Act 153 (Contact with Minors) Background Checks
Thursday, July 9, 2015:
While recent changes to Pennsylvania's Act 153 remove the background check requirement for most employees at Duquesne, we know that a number of faculty and staff still need to undergo the screening process due to work responsibilities that put them in direct contact with minors on and off campus (e.g., faculty members, who as part of their job responsibilities, visit public and private K-12 schools; faculty working in clinic settings to provide services to children; and faculty and staff working with non-matriculated minors). Volunteers working with non-matriculated minors at the University will also need to undergo Act 153-specific background checks.
Accordingly, the University will provide the following assistance:
1. Guidance on how to obtain the specific clearances required by Act 153.
2. Reimbursement for the costs associated with obtaining job-related required clearances.
With respect to (1) above, the Pennsylvania Department of Human Services (PDHS) maintains a comprehensive website that provides detailed directions on how to apply for and obtain the specific clearances as required under Act 153:
· Pennsylvania Child Abuse History Clearances (Act 33)
· Pennsylvania Criminal Record Checks (Act 34)
· Federal Bureau of Investigation (FBI) Fingerprinting and Criminal Background Checks (Act 114).
The PDHS website is:
There are several fingerprinting collection sites in our region. A list of locations is available here:
With respect to (2) above, the University will provide reimbursement for the costs associated with obtaining the required clearances provided the employee submits valid receipts:
· Act 33 ($10.00)
· Act 34 ($10.00)
· Act 114 ($27.50-$28.75).
The University will provide reimbursement only to employees who have a job-related need to work with minors as described above. Reimbursement will be made via the school/department business manager. Volunteers may not be eligible for reimbursement.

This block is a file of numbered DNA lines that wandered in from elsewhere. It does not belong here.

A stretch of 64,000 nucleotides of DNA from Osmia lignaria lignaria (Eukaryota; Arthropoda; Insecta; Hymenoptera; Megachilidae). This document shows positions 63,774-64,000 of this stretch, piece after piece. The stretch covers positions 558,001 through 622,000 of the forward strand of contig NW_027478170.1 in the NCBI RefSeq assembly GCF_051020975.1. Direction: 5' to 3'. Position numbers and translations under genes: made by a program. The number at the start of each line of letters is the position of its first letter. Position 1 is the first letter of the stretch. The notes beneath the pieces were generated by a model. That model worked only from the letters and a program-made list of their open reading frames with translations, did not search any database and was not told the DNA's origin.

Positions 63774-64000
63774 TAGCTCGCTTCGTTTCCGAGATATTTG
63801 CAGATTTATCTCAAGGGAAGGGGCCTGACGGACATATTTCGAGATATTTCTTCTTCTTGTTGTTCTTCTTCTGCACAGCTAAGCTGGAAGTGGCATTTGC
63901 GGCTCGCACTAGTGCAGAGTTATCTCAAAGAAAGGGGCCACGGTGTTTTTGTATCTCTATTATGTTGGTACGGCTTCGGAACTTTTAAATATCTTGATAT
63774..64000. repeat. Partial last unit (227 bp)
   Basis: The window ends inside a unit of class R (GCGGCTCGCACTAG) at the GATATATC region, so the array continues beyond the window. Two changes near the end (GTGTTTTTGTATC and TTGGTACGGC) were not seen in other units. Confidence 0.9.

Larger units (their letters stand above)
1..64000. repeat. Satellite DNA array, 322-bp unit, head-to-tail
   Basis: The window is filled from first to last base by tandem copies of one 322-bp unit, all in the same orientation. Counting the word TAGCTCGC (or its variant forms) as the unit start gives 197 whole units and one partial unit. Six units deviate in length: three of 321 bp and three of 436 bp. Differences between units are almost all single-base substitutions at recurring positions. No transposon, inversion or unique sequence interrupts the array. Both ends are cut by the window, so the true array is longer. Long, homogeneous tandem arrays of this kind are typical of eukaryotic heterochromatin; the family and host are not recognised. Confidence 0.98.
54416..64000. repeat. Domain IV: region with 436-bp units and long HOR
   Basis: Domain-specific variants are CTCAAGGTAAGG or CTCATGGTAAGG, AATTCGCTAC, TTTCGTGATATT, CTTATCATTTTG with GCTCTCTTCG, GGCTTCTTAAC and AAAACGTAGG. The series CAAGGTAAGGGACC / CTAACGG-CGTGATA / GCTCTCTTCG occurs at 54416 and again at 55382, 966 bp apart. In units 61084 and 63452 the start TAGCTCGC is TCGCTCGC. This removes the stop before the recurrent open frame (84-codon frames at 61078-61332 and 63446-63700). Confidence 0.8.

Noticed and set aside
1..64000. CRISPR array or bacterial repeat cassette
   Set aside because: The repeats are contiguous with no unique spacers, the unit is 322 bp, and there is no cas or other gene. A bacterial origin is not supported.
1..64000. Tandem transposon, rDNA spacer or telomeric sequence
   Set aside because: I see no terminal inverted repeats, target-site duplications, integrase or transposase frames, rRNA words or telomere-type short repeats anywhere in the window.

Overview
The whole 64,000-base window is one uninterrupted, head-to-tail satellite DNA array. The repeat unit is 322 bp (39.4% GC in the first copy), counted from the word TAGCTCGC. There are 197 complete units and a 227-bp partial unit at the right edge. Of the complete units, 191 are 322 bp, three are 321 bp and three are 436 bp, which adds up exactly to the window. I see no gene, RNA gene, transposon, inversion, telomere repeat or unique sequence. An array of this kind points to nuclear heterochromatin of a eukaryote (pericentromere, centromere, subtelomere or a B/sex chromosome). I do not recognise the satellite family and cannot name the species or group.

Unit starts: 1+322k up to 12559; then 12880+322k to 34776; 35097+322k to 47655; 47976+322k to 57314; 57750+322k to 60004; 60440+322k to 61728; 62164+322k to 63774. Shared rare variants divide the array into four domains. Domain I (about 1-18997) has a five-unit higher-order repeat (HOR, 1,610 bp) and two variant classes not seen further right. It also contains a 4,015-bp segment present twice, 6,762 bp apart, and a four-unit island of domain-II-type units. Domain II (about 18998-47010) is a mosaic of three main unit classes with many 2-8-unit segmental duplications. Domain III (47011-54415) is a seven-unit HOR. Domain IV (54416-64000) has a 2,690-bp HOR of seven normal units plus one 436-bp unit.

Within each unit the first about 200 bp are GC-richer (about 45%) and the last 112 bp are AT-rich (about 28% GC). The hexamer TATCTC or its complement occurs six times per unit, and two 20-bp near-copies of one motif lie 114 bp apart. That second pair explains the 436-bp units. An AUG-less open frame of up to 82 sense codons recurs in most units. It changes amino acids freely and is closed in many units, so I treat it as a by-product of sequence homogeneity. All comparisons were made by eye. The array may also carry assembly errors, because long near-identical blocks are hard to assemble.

Questions may be directed to the Office of Human Resources at 412.396.5104.
Thursday, July 2, 2015:
We are pleased to report that Gov. Tom Wolf signed into law House Bill 1276 which provides a number of clarifications related to Pennsylvania's Child Protective Services Law and the Act 153 amendment. These clarifications remove background check requirements for certain employees in the higher education context. Below is a summary of the updates provided to us by the Association of Independent Colleges and Universities of Pennsylvania (AICUP):
1. The law now excludes from the background check the requirement that employees at institutions of higher education whose direct contact with children (defined as under 18 years of age), in the course of employment, is limited to either:
(A) prospective students visiting a campus or
(B) matriculated students who are enrolled at the institution.
2. The law now defines "routine interaction" (which is part of the definition of "direct contact") as "regular and repeated contact that is integral to a person's employment or volunteer responsibilities."
3. The law continues to require background checks for any employee of a college or university if that individual is in "direct contact" with a minor student who is enrolled in a secondary school or is considered a "dual enrollment" student attending high school.
4. The law continues to require background checks for any employee of a college or university who is in "direct contact" with minors at summer youth camps or other youth-oriented activities.
5. The effective date for volunteers to obtain background checks is extended from July 1, 2015 to August 25, 2015.
6. The law also changes the recertification period (frequency) for background checks from three years to five years.
Given the significant changes to the law, especially with respect to 1 (A) and (B) above, the University has decided to suspend background check activities on current employees who do not have direct contact with minors. Employees and volunteers involved with academic or athletic camps or activities and who have direct contact with minors will require background checks.
Thank you for your patience as we worked to implement the original law in a timely manner, and while we advocated for changes applicable to the higher education environment.